Cyberespionage Campaign in Ukraine Uses Free and Custom RATs

Security researchers have been tracking a sustained cyberespionage campaign against Ukrainian government institutions that uses a combination of free and custom-made remote access Trojans (RATs).

The malware programs involved in the years-long campaign are Quasar RAT, Sobaken RAT and Vermin and have been documented before, either as standalone threats or together. However, security researchers from ESET have now established clear links between the attacks in Ukraine that use these tools, which could suggest that a single group is behind them.

“Even though these threat actors don’t seem to possess advanced skills or access to 0-day vulnerabilities, they have been quite successful in using social engineering to both distribute their malware and fly under the radar for extended periods of time,” the ESET researchers said in a paper. “We were able to trace attacker activity back to October 2015; however, it is possible that the attackers have been active even longer.”

Quasar RAT is the oldest and most well-known of the three programs because it is open source and available on GitHub. Sobaken is a heavily modified and improved version of Quasar, while Vermin is a custom-made backdoor that first appeared sometime in 2016.

All three programs are written in .NET and are actively used by this group of attackers against different targets at the same time. ESET has identified a few hundred victims in different organizations in Ukraine and established that the malware samples associated with this campaign share parts of their infrastructure and command-and-control servers.

Vermin, which is the newest and most sophisticated of the three RATs, supports 24 main commands and has several optional components that add functionality such as audio recording, keylogging and password stealing.

The attackers have implemented sandbox detection methods and obfuscate their malware’s code using .NET code protection tools such as .NET Reactor or ConfuserEx. Their RATs refuse to run on systems that don’t have Russian or Ukrainian keyboard layouts installed or an IP address from those countries.

What’s interesting about this group is its success despite an apparent lack of sophistication. The distribution campaigns use basic right-to-left text override tricks to obscure the real extension of malicious email attachments, self-extracting RAR archives and, in rare cases, Word documents carrying known exploits.

“These attackers haven’t received much public attention compared to others who target high-profile organizations in Ukraine,” the ESET researchers said in a blog post. “However, they have proved that with clever social engineering tricks, cyberespionage attacks can succeed even without using sophisticated malware. This underscores the need for training staff in cybersecurity awareness, on top of having a quality security solution in place.”

Creator of Remote Administration Tool Admits It Was Really a Trojan

A Kentucky man admitted to creating and distributing a remote access Trojan called LuminosityLink that was used by thousands of users from around the world to access other people’s computers without authorization.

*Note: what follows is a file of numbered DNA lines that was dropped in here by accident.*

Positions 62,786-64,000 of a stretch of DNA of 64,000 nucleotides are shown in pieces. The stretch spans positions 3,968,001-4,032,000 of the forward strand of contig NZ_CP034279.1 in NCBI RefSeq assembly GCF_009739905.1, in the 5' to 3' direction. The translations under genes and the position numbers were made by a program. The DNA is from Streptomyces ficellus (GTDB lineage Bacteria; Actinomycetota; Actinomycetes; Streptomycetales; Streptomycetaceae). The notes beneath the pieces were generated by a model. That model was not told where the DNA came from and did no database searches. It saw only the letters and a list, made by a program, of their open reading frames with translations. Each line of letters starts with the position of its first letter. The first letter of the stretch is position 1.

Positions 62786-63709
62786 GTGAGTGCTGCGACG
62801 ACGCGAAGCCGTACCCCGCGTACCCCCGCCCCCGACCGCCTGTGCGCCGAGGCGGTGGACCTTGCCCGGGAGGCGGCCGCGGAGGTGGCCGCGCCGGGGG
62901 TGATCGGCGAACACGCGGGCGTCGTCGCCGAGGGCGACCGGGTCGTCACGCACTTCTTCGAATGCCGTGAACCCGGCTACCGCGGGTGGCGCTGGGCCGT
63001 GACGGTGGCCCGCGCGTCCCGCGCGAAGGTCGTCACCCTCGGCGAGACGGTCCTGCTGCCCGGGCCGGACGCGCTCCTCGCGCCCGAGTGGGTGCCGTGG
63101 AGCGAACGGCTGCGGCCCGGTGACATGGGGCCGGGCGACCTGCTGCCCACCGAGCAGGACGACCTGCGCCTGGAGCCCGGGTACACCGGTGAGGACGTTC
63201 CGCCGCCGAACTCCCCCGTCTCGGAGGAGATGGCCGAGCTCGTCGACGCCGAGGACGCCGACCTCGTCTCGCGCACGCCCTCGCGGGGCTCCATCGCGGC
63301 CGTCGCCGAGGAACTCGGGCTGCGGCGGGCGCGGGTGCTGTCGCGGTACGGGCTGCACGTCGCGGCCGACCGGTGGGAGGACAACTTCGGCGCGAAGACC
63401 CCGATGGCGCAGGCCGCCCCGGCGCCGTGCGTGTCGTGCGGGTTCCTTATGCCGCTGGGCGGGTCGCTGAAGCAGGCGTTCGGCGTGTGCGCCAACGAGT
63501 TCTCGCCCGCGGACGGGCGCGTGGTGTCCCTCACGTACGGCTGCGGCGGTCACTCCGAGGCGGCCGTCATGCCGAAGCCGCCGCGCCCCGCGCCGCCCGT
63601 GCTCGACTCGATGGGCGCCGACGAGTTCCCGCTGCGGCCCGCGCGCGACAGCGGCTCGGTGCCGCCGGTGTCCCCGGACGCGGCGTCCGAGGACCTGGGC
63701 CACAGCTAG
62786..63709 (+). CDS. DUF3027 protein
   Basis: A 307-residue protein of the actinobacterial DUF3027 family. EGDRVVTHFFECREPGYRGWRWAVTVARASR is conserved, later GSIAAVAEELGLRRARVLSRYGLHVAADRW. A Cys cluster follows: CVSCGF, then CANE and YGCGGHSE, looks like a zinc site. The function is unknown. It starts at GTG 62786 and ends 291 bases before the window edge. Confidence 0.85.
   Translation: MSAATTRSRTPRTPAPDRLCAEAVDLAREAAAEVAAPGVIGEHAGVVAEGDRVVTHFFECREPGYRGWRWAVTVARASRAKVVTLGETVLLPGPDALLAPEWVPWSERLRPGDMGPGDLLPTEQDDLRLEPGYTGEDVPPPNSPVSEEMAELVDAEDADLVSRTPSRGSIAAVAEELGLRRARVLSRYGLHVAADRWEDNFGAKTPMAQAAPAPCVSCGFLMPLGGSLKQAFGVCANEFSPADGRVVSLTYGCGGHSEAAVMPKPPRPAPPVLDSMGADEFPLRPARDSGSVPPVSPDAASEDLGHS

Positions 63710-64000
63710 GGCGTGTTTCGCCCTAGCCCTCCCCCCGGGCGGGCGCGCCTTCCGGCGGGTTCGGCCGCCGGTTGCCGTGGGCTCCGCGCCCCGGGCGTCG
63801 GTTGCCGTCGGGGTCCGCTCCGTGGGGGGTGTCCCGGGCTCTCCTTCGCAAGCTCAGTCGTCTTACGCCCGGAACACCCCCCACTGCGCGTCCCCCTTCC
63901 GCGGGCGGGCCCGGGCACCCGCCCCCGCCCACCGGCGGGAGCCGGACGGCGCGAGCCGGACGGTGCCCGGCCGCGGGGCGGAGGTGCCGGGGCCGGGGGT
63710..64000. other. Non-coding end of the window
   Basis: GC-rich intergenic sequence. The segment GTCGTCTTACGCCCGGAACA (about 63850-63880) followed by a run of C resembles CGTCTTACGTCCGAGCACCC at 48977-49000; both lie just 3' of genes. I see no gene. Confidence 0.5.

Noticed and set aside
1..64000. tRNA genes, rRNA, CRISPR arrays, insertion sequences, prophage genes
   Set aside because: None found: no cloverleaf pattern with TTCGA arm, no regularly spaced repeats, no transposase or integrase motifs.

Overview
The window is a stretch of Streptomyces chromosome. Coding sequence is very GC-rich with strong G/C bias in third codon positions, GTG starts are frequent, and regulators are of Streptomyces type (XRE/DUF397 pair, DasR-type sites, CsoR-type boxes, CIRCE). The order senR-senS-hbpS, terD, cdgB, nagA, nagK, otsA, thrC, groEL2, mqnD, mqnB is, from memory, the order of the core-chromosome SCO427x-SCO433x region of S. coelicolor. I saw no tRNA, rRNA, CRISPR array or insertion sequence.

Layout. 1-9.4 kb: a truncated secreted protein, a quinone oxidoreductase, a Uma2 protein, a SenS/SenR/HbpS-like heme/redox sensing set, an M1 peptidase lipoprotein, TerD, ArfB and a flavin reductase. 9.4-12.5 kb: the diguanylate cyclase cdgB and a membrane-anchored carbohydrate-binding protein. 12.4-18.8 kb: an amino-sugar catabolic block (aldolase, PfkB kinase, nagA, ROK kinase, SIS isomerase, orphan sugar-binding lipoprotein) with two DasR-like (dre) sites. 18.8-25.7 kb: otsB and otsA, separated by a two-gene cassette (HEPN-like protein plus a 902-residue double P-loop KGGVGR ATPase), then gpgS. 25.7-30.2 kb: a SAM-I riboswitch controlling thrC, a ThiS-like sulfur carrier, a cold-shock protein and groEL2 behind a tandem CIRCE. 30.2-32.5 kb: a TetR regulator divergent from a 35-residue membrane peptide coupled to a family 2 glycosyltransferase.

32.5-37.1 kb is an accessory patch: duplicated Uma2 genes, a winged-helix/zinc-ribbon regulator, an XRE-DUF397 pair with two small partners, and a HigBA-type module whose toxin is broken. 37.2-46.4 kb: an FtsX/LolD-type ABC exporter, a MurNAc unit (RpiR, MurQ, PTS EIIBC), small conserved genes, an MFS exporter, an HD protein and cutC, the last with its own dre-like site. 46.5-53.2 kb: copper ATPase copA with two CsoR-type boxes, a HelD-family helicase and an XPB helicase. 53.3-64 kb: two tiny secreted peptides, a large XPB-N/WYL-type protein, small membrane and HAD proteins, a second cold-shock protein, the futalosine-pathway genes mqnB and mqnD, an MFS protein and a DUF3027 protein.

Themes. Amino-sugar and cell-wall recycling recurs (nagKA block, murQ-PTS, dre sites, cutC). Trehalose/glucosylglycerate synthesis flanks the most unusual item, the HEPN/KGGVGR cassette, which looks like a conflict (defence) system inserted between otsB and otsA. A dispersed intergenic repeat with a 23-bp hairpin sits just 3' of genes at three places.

According to the guilty plea, the man, named Colton Grubbs, marketed LuminosityLink as a tool for system administrators and sold it to more than 6,000 customers for $39.99.

Developing and selling remote administration tools is not illegal. However, Grubbs also used the handle “KFC Watermelon” to advertise the program on, a well-known cybercriminal forum, and actively assisted buyers to access computers without authorization.

“Defendant claimed that LuminosityLink was a legitimate tool for systems administrators, but knew that many customers were using his software to remotely access and control computers without their victims’ knowledge or permission,” the plea agreement reads. “Defendant’s marketing emphasized these malicious features of LuminosityLink, including that it could be remotely installed without notification, record the keys that a victim pressed on their keyboard, surveil victims using their computer cameras and microphones, view and download the computer’s files, steal names and passwords used to access websites, mine and earn virtual currency using victim computers and electricity, use victim computers to launch DDoS attacks against other computers, and prevent anti-malware software from detecting and removing LuminosityLink.”

The practice of Trojan developers marketing their creations as legitimate tools to avoid responsibility for how they’re used is not new. In February, Taylor Huddleston, 27, of Hot Springs, Arkansas, was sentenced to 33 months in prison for creating a RAT called NanoCore. He, too, initially claimed the program was a legitimate remote administration tool, but later admitted that he marketed it on Hack Forums and knew that some buyers intended to use it for malicious purposes.

Lucian Constantin

Lucian Constantin

Lucian has been covering computer security and the hacker culture for almost a decade, his work appearing in many technology publications including PCWorld, Computerworld, Network World, CIO, CSO, Forbes and The Inquirer. He has a bachelor's degree in political science, but has been passionate about computers and cybersecurity from an early age. Before he chose a career in journalism, Lucian worked as a system and network administrator. He enjoys attending security conferences and delving into interesting research papers. You can reach him at [email protected] or @lconstantin on Twitter. For encrypted email, his PGP key's fingerprint is: 7A66 4901 5CDA 844E 8C6D 04D5 2BB4 6332 FC52 6D42

lucian-constantin has 298 posts and counting.See all posts by lucian-constantin